Review: torn apart (dissolution), Hope

“Everything is slipping out of my control”

They fuck you up, your mum and dad. Or do they? Among the many themes raised by Bj McNeill’s is nature versus nurture, questioning if there’s an inescapable genetic legacy carried down by parents whether they’re a part of one’s life or not, looking at what impact their presence – or otherwise – has on one’s own emotional development. Are we doomed to repeat their mistakes or are we actually just responsible for our own fuck ups.

torn apart (dissolution) approaches this with a triptych of relationships in stark relief. A Polish student and an American soldier connect in 1980s West Germany; an Australian backpacker parties hard like it is 1999, realising that her boyfriend has fallen even harder despite her visa expiry date fast approaching; and also in London, in the present day, Holly’s love for Erica is challenged by long-reaching shadows from both of their pasts.

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Review: Crime and Punishment, Brockley Jack

“The art of investigation is…um…freeform”

God, Russia, booze, ghosts, vomit, legacies, tables, blood, metal, tears, redemption, hatred, cruelty, love, sex – the programme notes couldn’t capture Dostoyevsky’s novel Crime and Punishment any more succinctly if it tried. So it is remarkable then, that in Marilyn Campbell and Curt Columbus’s 90 minutes-straight through adaptation presented here by Arrows & Traps, there’s a second distillation of the Russian epic that similarly captures so much of what has made it an enduring literary classic.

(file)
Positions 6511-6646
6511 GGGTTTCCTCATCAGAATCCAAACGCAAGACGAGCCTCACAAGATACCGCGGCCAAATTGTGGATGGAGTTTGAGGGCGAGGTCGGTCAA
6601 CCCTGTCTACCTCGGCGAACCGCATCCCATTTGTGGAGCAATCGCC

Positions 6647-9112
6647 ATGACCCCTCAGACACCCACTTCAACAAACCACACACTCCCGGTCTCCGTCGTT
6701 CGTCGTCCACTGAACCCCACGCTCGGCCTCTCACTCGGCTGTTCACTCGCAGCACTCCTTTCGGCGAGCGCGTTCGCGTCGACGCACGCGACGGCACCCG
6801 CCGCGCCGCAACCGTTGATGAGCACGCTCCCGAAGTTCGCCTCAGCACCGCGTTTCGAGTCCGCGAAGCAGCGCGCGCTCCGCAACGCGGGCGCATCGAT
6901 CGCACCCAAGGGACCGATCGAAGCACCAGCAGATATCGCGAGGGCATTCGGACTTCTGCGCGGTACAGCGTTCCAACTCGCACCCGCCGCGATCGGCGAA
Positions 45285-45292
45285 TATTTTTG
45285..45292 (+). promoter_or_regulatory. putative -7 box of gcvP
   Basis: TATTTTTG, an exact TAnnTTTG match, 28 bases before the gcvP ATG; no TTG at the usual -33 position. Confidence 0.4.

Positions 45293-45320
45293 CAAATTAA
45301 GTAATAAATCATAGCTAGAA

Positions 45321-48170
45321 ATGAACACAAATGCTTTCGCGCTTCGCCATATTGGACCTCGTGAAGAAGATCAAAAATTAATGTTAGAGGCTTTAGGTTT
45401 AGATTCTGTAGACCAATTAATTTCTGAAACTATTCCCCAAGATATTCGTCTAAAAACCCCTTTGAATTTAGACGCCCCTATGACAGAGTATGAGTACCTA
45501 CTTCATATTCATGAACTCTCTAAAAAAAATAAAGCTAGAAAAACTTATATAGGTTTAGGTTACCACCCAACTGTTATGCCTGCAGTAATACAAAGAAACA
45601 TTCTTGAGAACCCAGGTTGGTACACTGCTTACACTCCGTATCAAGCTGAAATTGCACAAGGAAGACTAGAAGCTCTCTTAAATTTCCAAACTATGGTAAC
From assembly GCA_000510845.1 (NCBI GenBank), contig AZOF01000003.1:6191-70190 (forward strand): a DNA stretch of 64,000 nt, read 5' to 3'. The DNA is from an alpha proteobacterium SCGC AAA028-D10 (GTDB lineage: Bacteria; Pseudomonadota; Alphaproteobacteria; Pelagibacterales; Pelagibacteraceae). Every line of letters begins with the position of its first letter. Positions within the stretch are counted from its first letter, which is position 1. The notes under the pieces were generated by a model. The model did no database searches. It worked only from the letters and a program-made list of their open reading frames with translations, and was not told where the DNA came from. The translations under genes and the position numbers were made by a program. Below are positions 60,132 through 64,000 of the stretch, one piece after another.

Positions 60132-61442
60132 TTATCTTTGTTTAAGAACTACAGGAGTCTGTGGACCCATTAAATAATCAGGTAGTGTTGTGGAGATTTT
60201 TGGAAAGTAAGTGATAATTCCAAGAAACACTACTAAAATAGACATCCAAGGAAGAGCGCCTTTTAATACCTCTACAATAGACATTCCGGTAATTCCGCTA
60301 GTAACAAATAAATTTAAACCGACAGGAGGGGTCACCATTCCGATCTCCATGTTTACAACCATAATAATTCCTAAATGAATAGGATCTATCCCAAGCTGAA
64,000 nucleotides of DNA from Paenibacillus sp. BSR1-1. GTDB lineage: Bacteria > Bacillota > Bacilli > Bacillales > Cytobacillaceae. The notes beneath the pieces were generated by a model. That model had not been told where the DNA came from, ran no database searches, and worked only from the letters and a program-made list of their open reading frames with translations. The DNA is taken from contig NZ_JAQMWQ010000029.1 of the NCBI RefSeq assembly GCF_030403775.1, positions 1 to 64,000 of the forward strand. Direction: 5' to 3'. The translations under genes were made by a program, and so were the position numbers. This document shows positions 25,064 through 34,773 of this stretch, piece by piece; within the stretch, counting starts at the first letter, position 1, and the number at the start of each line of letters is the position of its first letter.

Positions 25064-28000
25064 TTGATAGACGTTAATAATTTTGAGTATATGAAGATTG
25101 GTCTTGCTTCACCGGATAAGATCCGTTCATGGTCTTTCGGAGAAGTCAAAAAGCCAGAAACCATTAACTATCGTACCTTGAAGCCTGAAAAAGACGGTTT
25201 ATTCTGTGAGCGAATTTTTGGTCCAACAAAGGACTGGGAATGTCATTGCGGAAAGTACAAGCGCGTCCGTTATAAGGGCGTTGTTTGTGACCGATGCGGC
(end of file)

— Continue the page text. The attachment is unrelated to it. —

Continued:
This it does by fashioning something new, something theatrical, out of the narrative. You could while away the hours pointing out what has been ‘missed out’ from the book but at over 600 pages long, your bum will be thanking you for exactly that. For it speaks to what makes a good adaptation, a version that is canny enough not to attempt to slavishly recreate every detail of every page, but rather embody something that is undeniably of its spirit but takes a bold step or two of its own as well. Continue reading “Review: Crime and Punishment, Brockley Jack”